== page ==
Pictured above are ROTC Detachment 019 cadets at the award ceremony with Lt. Col. Boyer (photo credit David Campbell/ASU).
ASU ROTC Cadets Awarded $180-K in Scholarships from U.S. Air Force
- Also awarded was a $58-K Commander's Scholarship and three Flying Grant Scholarships totaling $30-K.
By Kenneth Mullinax/ASU
Student cadets enrolled in Alabama State University's Reserve Officer Training Corps (ROTC) Detachment 019 are flying high after having been awarded substantial scholarships from the U.S. Air Force (USAF). Five cadets received Charles McGhee Leadership Awards (CMLA), one cadet received a Commander's Scholarship and three other cadets were awarded Flying Grant Scholarships.
"Five of our Detachment 019 cadets were awarded $36,000 each over the next two-years from the Air Force's McGhee scholarship program, which totals approximately $180,000. We also awarded a $59,400 Commander's In-College Scholarship to one recipient, and $30,000 in flying grant scholarships that are shared by three of our student-cadets," said Lt. Col. Lisa C. Boyer, commander, ASU's Air Force ROTC Detachment 019 and a professor of Aerospace Studies at ASU. "The cadets received recognition for their scholarships on Jan. 24 in a special ceremony that was held in the University's Hardy Student Center theater."
The five students who won the Charles McGee Leadership Award are Cadet Colonel Joi Eubanks, Cadet Lt. Col. Amin Buchanan, Cadet Major Manor Akinlosotu, Cadet Captain Kayla Gerard and Cadet Captain John Kay. The Commander's In-College Scholarship was awarded to Cadet Crystian J. Montagueand the Flying Grant Scholarships, titled “You Can Fly and You Can Certify,” were shared by Cadets La’Jerica Scurry, Cortiz Dorsey and Elijah McGaughey.
ABOUT THE MCGHEE AWARD
According to information from the USAF, the CMLA is a two-year scholarship whose goal is to help relieve financial burdens on ROTC cadets so as to help allow them to better focus on their academic and leadership development, rather than be concerned about their school finances. This scholarship is available to cadets who have successfully completed field training and entered the Professional Officer Course upon the start of their junior year of college.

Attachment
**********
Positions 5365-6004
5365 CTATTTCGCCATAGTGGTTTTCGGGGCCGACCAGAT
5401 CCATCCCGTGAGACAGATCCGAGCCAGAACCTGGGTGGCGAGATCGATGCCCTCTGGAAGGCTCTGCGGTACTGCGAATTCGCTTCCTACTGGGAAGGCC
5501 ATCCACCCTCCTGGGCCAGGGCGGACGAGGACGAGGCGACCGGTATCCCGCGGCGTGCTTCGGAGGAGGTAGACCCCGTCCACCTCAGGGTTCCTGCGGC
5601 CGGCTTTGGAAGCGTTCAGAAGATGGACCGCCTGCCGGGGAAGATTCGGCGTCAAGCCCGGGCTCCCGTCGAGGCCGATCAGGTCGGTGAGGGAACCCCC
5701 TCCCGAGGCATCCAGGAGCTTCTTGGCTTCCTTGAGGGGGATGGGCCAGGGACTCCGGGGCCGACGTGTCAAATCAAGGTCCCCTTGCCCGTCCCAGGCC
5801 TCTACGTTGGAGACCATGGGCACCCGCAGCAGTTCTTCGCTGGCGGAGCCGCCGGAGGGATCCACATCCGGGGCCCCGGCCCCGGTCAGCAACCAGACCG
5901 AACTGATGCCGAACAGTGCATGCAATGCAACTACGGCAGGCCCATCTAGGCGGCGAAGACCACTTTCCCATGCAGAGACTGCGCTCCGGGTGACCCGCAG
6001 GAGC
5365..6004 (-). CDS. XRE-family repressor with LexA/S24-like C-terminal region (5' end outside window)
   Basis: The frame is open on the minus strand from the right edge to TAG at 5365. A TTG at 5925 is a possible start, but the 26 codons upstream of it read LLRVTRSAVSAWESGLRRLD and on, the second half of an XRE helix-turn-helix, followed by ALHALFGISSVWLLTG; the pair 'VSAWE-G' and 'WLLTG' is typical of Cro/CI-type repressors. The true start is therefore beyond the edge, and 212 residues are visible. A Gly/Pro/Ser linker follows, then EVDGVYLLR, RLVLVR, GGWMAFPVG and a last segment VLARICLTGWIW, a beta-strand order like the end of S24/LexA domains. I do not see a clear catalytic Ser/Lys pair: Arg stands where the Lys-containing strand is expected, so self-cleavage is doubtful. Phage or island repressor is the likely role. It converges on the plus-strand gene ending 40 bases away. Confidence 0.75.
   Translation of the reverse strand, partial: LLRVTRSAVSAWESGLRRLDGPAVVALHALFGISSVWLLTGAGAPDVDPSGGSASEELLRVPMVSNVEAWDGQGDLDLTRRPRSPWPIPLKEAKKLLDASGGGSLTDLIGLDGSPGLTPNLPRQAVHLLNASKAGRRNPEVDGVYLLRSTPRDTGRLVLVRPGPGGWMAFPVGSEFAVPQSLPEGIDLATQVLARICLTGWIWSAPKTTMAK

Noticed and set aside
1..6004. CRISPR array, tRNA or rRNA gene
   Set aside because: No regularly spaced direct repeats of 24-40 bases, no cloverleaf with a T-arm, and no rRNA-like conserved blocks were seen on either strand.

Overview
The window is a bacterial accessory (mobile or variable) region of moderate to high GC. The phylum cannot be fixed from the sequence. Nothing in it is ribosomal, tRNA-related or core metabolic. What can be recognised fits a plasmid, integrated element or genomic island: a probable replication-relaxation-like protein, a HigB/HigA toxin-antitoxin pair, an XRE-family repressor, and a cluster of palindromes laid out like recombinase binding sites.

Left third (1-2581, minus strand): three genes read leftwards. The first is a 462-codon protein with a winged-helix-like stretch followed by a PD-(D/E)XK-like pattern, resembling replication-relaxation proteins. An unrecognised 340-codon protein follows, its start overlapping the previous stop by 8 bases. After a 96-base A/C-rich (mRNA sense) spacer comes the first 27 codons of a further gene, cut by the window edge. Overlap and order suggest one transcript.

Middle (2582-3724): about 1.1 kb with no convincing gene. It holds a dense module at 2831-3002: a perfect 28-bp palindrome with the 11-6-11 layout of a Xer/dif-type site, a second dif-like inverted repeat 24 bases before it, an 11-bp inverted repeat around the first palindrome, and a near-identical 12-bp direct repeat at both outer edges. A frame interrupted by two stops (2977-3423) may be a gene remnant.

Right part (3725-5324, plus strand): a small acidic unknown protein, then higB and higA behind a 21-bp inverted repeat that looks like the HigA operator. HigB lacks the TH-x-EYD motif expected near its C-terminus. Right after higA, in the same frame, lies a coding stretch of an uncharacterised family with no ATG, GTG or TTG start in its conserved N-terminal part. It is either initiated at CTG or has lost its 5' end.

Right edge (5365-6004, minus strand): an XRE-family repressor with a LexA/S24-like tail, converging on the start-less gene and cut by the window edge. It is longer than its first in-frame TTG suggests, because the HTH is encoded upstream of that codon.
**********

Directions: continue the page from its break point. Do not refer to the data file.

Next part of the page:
Air Force senior leaders introduced the Charles McGhee Leadership Award to provide tuition or housing assistance to Air Force ROTC cadets that demonstrate the ability and intent to accept a commission into the U.S. Air Force or U.S. Space Force.
The award is named after the late USAF Brig. Gen. Charles McGee, who was a Tuskegee Airman and a renowned fighter pilot ace during World War II.
ROTC CADETS HELP SHAPE NATION'S FUTURE
Lt. Col. Boyer explained that ASU's cadets and their cohorts at other institutions of higher education all collectively contribute to the safety of the nation upon their graduation and commission as officers in the U.S. Air Force.
"Our ROTC program contributes greatly in shaping the future leaders of the Air Force,” Boyer said. “At The Alabama State University, we are pleased to have a vital and robust ROTC program that helps shape our students into leaders of character, who upon graduation will work to both safeguard and serve the United States and their communities with honor and distinction as Air Force officers," shared Boyer, ASU's ROTC leader. "Monetary assistance, via these scholarships for cadets, is a major component for achieving this goal because it helps them better focus on their education and leadership development and helps decrease concern about their individual financial burden. The awards we presented to our students is a tangible example of how we may invest in our students, which is also an investment in the future of our nation.”
News media contact: Kenneth Mullinax, 334-229-4104.
Alabama State University (ASU) is accredited by the Southern Association of Colleges and Schools Commission on Colleges (SACSCOC) to award bachelor’s, master’s, education specialist and doctorate degrees. Questions about the accreditation of ASU may be directed in writing to SACSCOC at 1866 Southern Lane, Decatur, Ga., 30033-4097, or by calling 404-679-4500 or by using information available on SACSCOC’s website (www.SACSCOC.org)